Act-Based Conceptions of Propositional Content: Contemporary and Historical Perspectives
Act-Based Conceptions of Propositional Content: Contemporary and Historical Perspectives by Friederike Moltmann, Mark Textor
2017 | ISBN: 0199373574 | English | 408 pages | PDF | 3 MB
The notion of a propositional content plays a central role in contemporary philosophy of language. Propositional content makes up both the meaning of sentences and the content of propositional attitudes such as belief. One particular view about propositional content has been dominant in analytic philosophy, namely the Fregean conception of propositions as abstract mind-independent objects that come with truth conditions. But propositions in this sense raise a range of issues, which have become a center of debate in current philosophy of language. In particular, how should propositions as abstract objects be understood and how can they represent things and be true or false? A number of philosophers in contemporary analytic philosophy as well as in early analytic philosophy and phenomenology have approached the notion of a propositional content in a different way, not by starting out with an abstract truth berarer, but by focusing on cognitive acts of agents, such as acts of judging. It is in terms of such acts that the notion of a propositional content, on their view, should be understood.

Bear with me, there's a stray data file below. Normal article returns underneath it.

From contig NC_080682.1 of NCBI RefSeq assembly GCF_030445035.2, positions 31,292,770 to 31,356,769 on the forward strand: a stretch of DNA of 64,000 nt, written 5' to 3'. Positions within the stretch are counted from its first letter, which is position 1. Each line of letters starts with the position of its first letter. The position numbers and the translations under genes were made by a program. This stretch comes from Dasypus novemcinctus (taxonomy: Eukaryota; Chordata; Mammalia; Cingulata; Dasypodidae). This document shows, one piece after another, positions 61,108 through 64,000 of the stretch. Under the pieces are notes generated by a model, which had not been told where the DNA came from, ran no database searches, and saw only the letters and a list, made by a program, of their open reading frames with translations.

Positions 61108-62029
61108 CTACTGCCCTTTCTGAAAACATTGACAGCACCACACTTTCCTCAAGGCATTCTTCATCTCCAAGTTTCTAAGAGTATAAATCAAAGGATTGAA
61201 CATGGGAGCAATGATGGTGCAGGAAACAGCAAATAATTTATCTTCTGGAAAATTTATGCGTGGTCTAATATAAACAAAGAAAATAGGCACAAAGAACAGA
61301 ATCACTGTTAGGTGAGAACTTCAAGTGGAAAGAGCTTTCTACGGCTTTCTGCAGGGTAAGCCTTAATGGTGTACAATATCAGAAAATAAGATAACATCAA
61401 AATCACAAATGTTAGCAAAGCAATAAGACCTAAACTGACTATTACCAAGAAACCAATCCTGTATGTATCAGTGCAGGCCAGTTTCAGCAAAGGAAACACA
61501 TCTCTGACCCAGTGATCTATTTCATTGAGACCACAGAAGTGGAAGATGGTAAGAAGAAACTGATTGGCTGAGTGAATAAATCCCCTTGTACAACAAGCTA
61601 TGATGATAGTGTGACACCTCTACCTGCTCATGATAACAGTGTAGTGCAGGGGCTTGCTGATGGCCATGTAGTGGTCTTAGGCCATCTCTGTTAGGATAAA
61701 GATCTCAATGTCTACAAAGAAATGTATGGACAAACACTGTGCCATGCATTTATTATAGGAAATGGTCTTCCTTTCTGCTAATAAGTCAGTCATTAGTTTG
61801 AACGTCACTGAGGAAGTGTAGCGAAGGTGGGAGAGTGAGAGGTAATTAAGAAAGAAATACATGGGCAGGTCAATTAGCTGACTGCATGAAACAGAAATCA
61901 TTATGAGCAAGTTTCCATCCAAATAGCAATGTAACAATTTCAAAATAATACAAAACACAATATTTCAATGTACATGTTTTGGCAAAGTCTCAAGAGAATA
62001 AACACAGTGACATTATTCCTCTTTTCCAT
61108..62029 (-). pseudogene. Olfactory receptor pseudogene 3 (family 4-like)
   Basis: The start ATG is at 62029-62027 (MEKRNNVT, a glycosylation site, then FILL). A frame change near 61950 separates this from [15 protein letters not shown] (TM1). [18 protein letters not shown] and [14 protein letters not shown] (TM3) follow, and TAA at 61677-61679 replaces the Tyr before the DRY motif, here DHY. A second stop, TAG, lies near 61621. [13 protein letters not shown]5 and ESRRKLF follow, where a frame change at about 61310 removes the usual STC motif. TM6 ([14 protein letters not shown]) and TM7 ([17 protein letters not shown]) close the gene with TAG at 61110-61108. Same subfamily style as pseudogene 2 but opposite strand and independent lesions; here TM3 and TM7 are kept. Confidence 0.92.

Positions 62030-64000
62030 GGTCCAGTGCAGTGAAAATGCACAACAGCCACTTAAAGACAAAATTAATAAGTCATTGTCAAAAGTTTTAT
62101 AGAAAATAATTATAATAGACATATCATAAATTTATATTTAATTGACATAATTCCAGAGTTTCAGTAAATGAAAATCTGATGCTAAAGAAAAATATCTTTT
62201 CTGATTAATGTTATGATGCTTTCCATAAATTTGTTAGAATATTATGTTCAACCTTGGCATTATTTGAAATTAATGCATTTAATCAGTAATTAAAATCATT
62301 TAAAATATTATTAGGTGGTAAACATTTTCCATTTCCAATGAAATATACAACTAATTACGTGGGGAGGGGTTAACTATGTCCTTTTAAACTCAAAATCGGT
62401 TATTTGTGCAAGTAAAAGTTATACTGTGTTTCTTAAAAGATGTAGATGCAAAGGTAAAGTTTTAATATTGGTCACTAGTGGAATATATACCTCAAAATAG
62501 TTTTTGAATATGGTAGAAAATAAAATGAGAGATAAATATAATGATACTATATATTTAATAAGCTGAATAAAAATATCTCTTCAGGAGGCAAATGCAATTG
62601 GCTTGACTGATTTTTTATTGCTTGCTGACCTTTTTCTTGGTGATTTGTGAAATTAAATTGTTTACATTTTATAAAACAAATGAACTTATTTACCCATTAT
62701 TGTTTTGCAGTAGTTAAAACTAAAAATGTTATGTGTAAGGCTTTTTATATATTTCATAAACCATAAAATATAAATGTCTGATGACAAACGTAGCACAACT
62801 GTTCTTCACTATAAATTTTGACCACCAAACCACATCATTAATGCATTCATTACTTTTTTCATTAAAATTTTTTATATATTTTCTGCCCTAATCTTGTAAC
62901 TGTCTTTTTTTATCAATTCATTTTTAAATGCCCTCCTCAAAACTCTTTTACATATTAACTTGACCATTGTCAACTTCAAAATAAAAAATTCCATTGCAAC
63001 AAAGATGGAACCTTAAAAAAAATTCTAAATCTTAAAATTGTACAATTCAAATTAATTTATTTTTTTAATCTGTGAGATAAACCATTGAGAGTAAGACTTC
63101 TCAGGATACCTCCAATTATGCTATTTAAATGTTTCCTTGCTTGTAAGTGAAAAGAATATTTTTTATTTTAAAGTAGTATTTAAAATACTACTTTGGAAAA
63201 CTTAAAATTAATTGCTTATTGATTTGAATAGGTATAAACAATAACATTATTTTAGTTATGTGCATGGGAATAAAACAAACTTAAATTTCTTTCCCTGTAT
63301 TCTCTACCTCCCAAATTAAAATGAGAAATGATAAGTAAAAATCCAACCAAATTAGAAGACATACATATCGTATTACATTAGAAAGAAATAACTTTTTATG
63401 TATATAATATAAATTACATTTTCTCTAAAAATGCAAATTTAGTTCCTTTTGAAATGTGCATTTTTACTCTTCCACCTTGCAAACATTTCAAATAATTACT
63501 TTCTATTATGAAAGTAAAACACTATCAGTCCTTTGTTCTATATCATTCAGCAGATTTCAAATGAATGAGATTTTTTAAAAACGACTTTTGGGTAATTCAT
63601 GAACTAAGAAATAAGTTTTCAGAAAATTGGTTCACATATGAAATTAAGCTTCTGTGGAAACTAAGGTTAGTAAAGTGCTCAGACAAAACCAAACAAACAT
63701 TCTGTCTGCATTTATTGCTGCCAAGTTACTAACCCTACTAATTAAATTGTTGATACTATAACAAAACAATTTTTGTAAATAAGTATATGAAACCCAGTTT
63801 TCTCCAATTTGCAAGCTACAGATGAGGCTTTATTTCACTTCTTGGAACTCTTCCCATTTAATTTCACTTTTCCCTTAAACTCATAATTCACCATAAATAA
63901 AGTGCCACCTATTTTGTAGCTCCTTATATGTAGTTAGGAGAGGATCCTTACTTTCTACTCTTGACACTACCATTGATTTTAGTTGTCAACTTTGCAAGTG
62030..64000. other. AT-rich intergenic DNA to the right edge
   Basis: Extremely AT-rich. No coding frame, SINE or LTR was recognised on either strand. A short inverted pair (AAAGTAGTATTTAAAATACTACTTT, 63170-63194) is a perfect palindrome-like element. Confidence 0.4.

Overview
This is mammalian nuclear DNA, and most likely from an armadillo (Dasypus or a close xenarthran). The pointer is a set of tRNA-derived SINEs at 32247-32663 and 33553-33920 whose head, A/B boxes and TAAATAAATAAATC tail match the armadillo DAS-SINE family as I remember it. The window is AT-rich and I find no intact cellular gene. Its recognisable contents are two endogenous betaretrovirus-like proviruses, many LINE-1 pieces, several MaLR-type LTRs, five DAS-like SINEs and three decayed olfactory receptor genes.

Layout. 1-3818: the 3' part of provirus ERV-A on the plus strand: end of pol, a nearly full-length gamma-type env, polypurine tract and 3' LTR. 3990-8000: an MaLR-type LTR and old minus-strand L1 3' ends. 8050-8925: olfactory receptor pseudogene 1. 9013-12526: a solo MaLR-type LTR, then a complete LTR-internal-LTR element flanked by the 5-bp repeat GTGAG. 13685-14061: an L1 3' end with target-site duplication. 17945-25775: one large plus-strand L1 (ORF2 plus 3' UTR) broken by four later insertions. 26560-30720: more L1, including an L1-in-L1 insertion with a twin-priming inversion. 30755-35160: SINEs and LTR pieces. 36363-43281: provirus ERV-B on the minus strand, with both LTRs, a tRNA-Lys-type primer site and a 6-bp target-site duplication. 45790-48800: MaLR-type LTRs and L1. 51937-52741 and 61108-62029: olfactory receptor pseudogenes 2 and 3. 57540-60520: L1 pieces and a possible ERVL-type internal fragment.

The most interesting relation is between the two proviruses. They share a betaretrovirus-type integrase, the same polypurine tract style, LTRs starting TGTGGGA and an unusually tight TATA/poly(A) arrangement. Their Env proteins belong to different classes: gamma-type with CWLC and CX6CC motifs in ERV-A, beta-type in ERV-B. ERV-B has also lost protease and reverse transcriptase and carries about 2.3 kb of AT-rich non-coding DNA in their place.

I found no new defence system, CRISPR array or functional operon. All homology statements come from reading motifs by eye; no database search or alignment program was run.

The act-based perspective historically goes back to the work of Central European philosophers, in particular that of Husserl, Twardowski, Meinong, and Reinach. However, their work has been unduly neglected and is in fact largely inaccessible to contemporary analytic philosophers. The volume presents a central selection of work of these philosophers that bear on an act-based conception of philosophical content, some of which in new translations (one paper by Reinach), some of which published in English for the very first time (two papers by Twardowski).
In addition, the volume presents new work by leading contemporary philosophers of language pursuing or discussing an act-based conception of propositional content. Moreover, the book contains a crosslinguistic study of nominalizations for actions and products, a distinction that plays a central role in the philosophy of language of Twardowski.
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